ensure you match primary school job requirements.

18/01/2019

This article is about preparing to work in a primary school and will be of interest to primary school teachers in Key Stage One, and Key Stage two who are job seekers who and keen to make a good impression – whether newcomers to the world of teaching or experienced candidates who want to refresh their application and interview techniques.

How to highlight specific skills

Primary school teachers and teaching assistants work with children aged between 4 and 11 years of age in what is usually the child's first formal learning environment. Teachers and teaching assistants need to be sensitive to children’s needs and candidates who have previous experience of relating to children in this age range in any respect – teaching or family life – should emphasise this in their letter of application and CV or at interview.

Be sure to highlight any organisational abilities as the role involves creating lesson plans in line with the curriculum, organising learning resources, monitoring pupils’ progress and keeping clear records.

Using keywords and phrases

It helps to reflect the content of a specific job description when preparing. This doesn’t mean repeating exactly what it says – paraphrase instead and demonstrate understanding and knowledge.

For example, if the job description indicates it may be necessary to organise classroom displays, it will help to mention any ‘creative skills’, especially visual ones; if the job is in a smaller school, such as ‘single form entry’ it may be necessary to work across several different areas and suggesting that ‘flexible working’ is of interest without being asked shows initiative.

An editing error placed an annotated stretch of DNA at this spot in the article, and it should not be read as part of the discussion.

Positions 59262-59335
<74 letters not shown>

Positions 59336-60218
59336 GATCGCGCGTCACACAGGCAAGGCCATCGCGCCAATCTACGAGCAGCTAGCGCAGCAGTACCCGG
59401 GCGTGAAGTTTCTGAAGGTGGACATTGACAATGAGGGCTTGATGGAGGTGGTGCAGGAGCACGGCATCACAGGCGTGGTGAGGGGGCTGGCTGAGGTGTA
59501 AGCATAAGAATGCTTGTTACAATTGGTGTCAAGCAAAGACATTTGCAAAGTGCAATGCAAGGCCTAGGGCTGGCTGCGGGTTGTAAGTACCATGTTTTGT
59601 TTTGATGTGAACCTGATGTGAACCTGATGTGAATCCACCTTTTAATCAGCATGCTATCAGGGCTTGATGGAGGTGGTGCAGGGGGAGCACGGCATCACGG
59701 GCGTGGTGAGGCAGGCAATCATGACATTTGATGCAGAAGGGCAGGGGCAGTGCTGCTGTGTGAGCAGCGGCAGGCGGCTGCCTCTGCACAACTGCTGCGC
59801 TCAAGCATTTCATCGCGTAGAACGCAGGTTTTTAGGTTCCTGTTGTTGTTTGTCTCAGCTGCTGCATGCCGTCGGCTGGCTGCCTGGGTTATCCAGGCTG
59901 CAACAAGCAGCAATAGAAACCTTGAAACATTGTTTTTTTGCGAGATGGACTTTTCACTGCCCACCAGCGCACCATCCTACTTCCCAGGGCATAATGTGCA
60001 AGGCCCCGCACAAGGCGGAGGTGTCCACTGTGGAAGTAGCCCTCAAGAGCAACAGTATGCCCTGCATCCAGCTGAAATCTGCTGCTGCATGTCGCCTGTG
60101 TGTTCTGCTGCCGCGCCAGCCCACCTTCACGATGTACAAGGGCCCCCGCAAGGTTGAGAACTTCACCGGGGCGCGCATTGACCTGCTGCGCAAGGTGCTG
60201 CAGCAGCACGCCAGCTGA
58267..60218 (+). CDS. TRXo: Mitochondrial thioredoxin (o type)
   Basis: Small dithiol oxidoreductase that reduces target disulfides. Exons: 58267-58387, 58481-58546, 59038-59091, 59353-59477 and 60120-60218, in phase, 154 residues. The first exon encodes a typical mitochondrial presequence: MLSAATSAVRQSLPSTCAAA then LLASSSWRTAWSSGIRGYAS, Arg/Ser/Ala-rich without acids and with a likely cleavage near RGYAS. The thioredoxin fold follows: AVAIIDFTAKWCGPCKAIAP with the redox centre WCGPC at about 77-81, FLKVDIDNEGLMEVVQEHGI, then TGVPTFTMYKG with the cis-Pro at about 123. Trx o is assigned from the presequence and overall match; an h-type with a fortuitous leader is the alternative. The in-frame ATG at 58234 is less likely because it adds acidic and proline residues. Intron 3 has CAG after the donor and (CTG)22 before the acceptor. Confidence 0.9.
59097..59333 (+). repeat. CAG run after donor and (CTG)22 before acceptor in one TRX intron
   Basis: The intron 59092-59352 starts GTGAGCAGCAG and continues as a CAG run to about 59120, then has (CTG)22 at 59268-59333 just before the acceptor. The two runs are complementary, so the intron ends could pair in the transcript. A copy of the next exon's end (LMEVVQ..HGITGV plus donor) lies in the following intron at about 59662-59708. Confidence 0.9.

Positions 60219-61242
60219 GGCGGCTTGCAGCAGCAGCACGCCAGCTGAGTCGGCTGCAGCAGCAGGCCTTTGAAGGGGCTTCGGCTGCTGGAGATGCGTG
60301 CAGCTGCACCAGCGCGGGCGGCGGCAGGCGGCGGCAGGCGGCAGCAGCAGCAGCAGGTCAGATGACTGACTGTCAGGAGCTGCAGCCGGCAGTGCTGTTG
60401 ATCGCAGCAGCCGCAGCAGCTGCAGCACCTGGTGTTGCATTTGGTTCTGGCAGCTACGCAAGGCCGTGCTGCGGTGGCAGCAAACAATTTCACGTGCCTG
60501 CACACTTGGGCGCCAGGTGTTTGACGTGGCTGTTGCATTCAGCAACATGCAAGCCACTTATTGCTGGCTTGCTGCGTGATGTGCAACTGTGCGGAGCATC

If you have experience of ‘differentiation’ and setting appropriate work across ‘mixed ability’ classes and groups then try to reflect this in your CV or covering letter.

When discussing relationships within the classroom, it helps if candidates express a desire to ‘motivate and inspire’ pupils. If the school has clear ground rules for both classroom and playground behaviour, it is best to be familiar with the rules so as to talk knowledgeably about ‘maintaining discipline.’ If the school is in a difficult catchment area, there is no harm in acknowledging that some pupils may be  ‘challenging’ while making it clear that ‘positive interventions’ would be the preferred solution.

Demonstrating your skills

Candidates who have had experience may find it useful to create a portfolio of their achievements – records of exam results in previous classes, for example, or photos of displays they have created with past pupils or from school trips they have supervised. This kind of information can easily be turned into a PowerPoint slide show (which indicates familiarity with software applications) and emailed directly to  prospective employers and head teachers.

Candidates applying for their first post may have similar examples to draw on from their teaching practice or if they have volunteered previously in a child-centred role, such as a playgroup supervisor, managing a children’s party or running a youth group in a community centre.

School culture and bridging any gaps

Providing evidence of academic achievement is a given, however it may also be appropriate to cite examples of extra-curricular activities that are relevant to primary school teaching jobs. Most schools want to recruit staff members who show initiative and are also good team workers – this is part of their school culture and ethos – and a history of playing sports, enjoying amateur dramatics or even the gap year you took to travel the world demonstrates the ability to work well alongside other people.

Where gaps need to be bridged, a willingness to be flexible and adaptive is key and strong candidates are those who affirm their level of dedication and commitment right from the start.